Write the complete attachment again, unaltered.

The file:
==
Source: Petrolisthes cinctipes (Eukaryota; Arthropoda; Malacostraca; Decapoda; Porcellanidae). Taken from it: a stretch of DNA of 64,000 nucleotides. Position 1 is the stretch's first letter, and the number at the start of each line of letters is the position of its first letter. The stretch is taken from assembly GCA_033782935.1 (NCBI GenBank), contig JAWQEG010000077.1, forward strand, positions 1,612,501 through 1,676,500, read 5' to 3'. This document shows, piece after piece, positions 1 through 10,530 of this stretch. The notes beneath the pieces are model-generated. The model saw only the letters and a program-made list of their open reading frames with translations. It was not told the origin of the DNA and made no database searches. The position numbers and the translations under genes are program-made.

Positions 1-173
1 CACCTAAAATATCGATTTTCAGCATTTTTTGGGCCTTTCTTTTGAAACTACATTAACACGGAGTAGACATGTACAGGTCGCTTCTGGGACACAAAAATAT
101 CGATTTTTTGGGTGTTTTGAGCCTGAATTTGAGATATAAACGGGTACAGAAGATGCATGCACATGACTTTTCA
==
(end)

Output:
Source: Petrolisthes cinctipes (Eukaryota; Arthropoda; Malacostraca; Decapoda; Porcellanidae). Taken from it: a stretch of DNA of 64,000 nucleotides. Position 1 is the stretch's first letter, and the number at the start of each line of letters is the position of its first letter. The stretch is taken from assembly GCA_033782935.1 (NCBI GenBank), contig JAWQEG010000077.1, forward strand, positions 1,612,501 through 1,676,500, read 5' to 3'. This document shows, piece after piece, positions 1 through 10,530 of this stretch. The notes beneath the pieces are model-generated. The model saw only the letters and a program-made list of their open reading frames with translations. It was not told the origin of the DNA and made no database searches. The position numbers and the translations under genes are program-made.

Positions 1-173
1 CACCTAAAATATCGATTTTCAGCATTTTTTGGGCCTTTCTTTTGAAACTACATTAACACGGAGTAGACATGTACAGGTCGCTTCTGGGACACAAAAATAT
101 CGATTTTTTGGGTGTTTTGAGCCTGAATTTGAGATATAAACGGGTACAGAAGATGCATGCACATGACTTTTCA